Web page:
Economic Times, India
India, EU settle generics dispute, pave way for FTA talks in April
15 March 2011
By Amiti Sen, ET Bureau
NEW DELHI: India has sorted out most of its differences with the European Union on production of low-cost generic medicines, ahead of a crucial meeting on a proposed free-trade pact next month, a government official told ET. Civil society groups, however, warn that India should be on its guard to ensure that the intellectual property rights (IPR) regime is not changed to allow extension of patents.
The EU has been pushing India to adopt more stringent IPR standards to match the strong patent protection given by it to its industry. "We did discuss IPR issues as well and it was clarified that we would not go beyond the commitments that have already been made under the international IPR agreement (TRIPS)," the official said.
Top officials from India will travel to Brussels next month to give final touches to the bilateral free-trade deal talks that began in 2006. Commerce secretary Rahul Khullar will be in Brussels on April 7-8 to wrap up the comprehensive agreement that will cover trade in goods, services and investments. The proposed broad-based trade and investment agreement will lower tariff barriers on a large number of goods, liberalise rules on investments and provide more opportunities for services.
But the two sides had trouble narrowing down their differences on the intellectual property issue. The EU has been demanding data exclusivity in all its FTAs, a demand civil society groups say will undermine the country’s ability to produce generics that are cheap but effective copies of medicines that no longer have patent protection in India. Data exclusivity refers to exclusive rights of a company over the clinical data for its drugs.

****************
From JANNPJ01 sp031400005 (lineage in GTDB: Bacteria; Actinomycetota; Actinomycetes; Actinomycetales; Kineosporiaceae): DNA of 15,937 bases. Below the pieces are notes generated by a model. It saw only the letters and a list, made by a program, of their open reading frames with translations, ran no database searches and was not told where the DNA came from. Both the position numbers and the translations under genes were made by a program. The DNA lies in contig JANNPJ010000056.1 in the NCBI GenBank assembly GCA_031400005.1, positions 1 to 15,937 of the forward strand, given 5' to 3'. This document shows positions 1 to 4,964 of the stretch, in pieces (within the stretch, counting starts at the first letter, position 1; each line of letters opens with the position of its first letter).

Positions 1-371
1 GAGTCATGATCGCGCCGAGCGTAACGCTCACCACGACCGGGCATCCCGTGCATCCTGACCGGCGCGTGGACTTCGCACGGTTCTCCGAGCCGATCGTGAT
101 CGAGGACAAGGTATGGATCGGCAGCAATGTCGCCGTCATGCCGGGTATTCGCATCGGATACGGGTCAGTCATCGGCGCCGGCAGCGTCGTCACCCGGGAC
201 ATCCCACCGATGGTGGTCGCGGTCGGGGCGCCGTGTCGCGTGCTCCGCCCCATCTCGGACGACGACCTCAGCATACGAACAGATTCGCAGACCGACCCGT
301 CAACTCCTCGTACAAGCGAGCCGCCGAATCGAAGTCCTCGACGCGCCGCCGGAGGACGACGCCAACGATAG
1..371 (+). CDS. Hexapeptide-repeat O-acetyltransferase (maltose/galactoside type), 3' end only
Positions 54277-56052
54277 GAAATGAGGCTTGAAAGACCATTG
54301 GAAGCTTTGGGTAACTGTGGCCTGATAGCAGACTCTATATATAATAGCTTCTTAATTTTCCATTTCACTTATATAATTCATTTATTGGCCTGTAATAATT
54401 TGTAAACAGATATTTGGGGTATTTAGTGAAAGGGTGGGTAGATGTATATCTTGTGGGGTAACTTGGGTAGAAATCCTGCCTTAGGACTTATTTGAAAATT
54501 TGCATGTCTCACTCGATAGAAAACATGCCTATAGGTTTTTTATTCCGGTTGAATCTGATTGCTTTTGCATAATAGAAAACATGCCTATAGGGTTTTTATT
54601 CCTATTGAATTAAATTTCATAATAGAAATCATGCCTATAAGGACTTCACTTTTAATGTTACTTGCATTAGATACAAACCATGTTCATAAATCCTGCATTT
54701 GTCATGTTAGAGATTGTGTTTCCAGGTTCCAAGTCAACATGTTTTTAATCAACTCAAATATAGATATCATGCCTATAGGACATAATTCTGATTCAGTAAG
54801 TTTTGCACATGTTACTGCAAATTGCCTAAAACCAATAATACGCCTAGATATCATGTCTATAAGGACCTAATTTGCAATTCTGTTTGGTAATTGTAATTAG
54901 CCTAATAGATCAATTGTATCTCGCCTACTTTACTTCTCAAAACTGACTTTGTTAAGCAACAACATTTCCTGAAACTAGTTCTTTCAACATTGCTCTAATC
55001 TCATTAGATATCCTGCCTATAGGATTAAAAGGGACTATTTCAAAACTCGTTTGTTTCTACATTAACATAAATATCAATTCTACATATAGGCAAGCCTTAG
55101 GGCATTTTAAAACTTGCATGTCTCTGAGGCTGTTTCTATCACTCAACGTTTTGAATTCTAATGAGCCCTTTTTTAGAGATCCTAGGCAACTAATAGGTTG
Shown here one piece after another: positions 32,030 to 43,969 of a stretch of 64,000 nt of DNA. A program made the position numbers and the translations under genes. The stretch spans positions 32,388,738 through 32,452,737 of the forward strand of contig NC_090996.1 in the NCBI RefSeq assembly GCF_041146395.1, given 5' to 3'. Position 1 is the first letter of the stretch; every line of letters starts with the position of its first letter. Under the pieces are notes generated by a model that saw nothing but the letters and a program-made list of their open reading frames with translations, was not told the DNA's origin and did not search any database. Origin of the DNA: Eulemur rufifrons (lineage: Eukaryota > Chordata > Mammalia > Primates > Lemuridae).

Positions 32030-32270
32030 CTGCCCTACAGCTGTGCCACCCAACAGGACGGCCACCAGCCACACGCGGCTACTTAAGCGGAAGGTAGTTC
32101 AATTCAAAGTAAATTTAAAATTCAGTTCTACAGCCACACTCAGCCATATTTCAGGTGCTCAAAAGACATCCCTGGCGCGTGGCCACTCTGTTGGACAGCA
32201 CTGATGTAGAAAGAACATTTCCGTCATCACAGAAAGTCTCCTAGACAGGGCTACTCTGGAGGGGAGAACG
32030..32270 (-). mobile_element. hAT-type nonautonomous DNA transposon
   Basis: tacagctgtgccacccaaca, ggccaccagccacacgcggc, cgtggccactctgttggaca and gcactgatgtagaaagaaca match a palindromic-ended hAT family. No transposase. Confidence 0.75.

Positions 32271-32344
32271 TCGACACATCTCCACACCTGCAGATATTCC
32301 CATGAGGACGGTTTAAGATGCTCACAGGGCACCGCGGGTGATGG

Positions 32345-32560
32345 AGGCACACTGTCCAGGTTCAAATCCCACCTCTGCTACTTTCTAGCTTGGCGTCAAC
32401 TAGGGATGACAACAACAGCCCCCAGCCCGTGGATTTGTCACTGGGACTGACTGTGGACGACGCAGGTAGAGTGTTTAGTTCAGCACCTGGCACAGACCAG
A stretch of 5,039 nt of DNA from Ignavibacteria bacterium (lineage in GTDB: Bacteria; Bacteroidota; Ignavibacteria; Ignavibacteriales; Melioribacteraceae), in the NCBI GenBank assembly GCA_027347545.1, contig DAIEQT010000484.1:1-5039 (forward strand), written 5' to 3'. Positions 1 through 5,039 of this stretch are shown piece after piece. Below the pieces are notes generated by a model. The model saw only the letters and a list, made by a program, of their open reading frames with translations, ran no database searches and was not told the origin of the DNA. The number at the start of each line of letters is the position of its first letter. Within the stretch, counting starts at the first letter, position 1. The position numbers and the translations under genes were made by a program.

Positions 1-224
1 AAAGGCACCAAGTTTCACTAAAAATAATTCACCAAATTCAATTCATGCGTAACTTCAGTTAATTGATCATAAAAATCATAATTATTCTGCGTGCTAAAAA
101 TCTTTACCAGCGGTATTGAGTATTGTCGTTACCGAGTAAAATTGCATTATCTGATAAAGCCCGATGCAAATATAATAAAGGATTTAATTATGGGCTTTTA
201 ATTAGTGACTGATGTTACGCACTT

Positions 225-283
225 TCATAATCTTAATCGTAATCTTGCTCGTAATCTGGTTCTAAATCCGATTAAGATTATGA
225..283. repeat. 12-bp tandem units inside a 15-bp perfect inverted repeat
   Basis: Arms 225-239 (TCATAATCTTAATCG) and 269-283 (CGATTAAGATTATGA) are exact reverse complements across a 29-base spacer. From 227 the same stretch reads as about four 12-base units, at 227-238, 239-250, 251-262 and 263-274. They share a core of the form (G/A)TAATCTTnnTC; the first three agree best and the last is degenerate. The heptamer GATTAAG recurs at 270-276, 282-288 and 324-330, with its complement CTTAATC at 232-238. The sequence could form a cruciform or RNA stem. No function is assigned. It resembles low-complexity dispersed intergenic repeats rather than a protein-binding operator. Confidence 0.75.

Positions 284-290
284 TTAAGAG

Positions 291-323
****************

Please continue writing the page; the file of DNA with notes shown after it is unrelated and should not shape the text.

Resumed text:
In absence of such a data, a rival will not be able to launch a cheaper generic even if the drug does not have patent protection. Effectively, data exclusivity can be used to enhance the patent life of a drug through minor modifications in drugs and securing rights on the relevant. Such exclusivity is usually given for five to 10 years. "Data exclusivity has proven to be damaging to public health in free-trade agreements in other countries," said Anand Grover , the UN special rapporteur on the right to health.
Although both India and the EU had released an official statement at the recent India-EU summit confirming that India’s right to produce and export generics will not be undermined by the proposed agreement, activists say it cannot be taken at face value. Civil society groups from Asean ( Association of Southeast Asian Nations )) nations also want India to hold its ground on the issue of IPR, as giving in to the demand would allow the EU to put pressure on them to change their regime. "We in the Asean look up to India to put up a fight against the EU," a representative from a Philippines-based civil society organization said.